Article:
Filings Fly Over Digital 'Some-Kind-of-Carriage'

Despite reports that the FCC will not take up digital must-carry at its regular Dec. 17 meeting, the parties involved aren't taking any chances that the agency won't pull off an unscheduled ruling, as it did with the broadcast flag.

Cable concerns continued to chant their "primary video" arguments in answer to the "either/or" proposal filed last week by the NAB. The either/or option would allow a broadcast station to elect must-carry for its analog or its digital signal, but not both. The NAB lobbied long and hard for must-carry for both analog and digital signals, i.e., dual must-carry, but as multicasting services take shape, the objective is now "carriage of bits." The broadcast lobby contends that must-carry grants broadcasters the same amount of cable bandwidth for digital signals as it does for analog. The heart of the either/or proposal is actually contained in a footnote:

"This letter deals only with the issue of a transitional carriage rule and does not alter in any way broadcasters' arguments that cable systems should be barred from stripping parts of the free broadcast service that over-the-air DTV viewers will receive. Regardless of whether a digital signal is carried under must carry or retransmission consent, therefore, all non-subscription bits in the over-the-air signal must be delivered intact to cable subscribers without any degradation."

Filings from Sony and Capitol Broadcasting added gravity to the NAB's argument. Sony reiterated its support for mandatory inclusion of the ATSC's A/53B and Capitol lobbied for PSIP -- both of which convey programming information to keep DTV pictures from looking like postage stamps on home sets, among other things. In order for a program information standard such as PSIP to work properly, the entire bitstream of a channel must be protected, Capitol's filing said.

Cable operators say, no way. The cable lobby immediately replied that "the FCC should adhere to its January 2001 ruling that interpreted 'primary video' to mean a single digital video program stream," and, for good measure, that "the Commission should not grant broadcast stations must-carry rights for their digital signals until the stations have returned the analog spectrum that they use."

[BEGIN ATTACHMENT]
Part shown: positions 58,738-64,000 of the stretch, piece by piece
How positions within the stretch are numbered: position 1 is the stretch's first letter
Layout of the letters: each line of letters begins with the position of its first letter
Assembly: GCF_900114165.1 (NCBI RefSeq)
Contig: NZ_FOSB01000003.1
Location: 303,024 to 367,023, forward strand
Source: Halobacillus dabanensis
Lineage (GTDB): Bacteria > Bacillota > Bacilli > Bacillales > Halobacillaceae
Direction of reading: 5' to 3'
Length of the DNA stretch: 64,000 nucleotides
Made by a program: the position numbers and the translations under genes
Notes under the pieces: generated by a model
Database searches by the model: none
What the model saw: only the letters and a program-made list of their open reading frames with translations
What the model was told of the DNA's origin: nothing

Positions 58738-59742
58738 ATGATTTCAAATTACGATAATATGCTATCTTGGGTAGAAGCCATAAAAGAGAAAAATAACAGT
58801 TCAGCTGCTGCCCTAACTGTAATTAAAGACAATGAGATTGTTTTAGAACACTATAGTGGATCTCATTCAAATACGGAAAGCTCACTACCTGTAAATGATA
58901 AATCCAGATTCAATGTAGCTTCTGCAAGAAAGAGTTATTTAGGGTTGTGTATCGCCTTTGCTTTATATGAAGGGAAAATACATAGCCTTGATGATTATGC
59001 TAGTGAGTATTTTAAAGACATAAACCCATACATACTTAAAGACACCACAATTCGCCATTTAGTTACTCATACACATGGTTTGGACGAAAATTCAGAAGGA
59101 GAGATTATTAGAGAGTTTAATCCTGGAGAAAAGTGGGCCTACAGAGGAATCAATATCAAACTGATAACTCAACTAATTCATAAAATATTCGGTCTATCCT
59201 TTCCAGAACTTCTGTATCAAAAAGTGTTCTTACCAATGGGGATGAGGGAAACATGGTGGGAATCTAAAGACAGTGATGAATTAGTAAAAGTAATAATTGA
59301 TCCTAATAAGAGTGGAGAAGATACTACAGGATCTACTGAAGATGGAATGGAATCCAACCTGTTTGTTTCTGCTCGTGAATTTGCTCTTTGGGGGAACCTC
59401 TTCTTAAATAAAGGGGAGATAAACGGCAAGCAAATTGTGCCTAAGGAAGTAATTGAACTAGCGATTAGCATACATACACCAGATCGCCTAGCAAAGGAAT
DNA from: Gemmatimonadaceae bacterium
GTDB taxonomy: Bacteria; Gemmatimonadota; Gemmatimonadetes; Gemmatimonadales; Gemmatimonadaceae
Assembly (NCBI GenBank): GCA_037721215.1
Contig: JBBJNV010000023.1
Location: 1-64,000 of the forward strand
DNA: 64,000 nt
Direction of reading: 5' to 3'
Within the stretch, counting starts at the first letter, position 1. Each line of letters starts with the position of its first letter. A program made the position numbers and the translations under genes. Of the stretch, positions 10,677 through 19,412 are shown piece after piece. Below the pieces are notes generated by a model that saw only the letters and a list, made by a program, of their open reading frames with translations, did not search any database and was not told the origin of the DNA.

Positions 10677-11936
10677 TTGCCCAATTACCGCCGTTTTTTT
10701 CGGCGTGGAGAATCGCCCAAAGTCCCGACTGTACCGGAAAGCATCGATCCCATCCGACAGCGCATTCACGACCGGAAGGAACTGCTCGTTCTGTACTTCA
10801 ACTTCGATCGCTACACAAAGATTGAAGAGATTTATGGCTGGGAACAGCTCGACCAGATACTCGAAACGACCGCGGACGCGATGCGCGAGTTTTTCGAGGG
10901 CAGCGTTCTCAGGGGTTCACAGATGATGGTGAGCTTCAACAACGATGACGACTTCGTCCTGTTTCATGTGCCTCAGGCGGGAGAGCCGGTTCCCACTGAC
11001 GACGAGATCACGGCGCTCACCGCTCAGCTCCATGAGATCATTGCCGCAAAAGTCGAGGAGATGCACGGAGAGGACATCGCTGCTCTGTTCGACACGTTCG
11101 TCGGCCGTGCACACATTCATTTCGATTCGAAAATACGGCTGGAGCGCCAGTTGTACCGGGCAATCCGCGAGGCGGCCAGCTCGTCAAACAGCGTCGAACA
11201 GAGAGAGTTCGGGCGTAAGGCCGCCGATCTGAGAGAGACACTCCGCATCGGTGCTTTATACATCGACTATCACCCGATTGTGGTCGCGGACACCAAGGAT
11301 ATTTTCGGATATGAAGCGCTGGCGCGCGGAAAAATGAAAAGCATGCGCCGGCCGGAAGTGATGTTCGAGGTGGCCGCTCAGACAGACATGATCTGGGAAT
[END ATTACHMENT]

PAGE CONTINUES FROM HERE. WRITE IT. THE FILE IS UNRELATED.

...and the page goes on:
Never one to miss a PR opportunity, Court TV weighed in with a 41-page filing, 13 pages of which dissected the either/or proposal; the rest consisting of press releases describing the networks programming and public service campaigns.

The DBS lobby offered its two cents, even though the must-carry provisions under consideration would not likely apply to satellite television providers. In a filing of about 100 words, the DBS lobby group, the Satellite Broadcast Communications Association, simply said, " the position of SBCA is that rather than the Commission impose a forced multicast must-carry regime on DBS operators, the decision to carry multicast material should be based upon consumer demand and market forces."

Consumer lobbyists also stepped up their arguments that broadcasters be held to more stringent public service requirements before any sort of expanded must-carry is considered. One group, the New America Foundation, urged the commission to make digital must-carry contingent upon date-certain return of analog spectrum.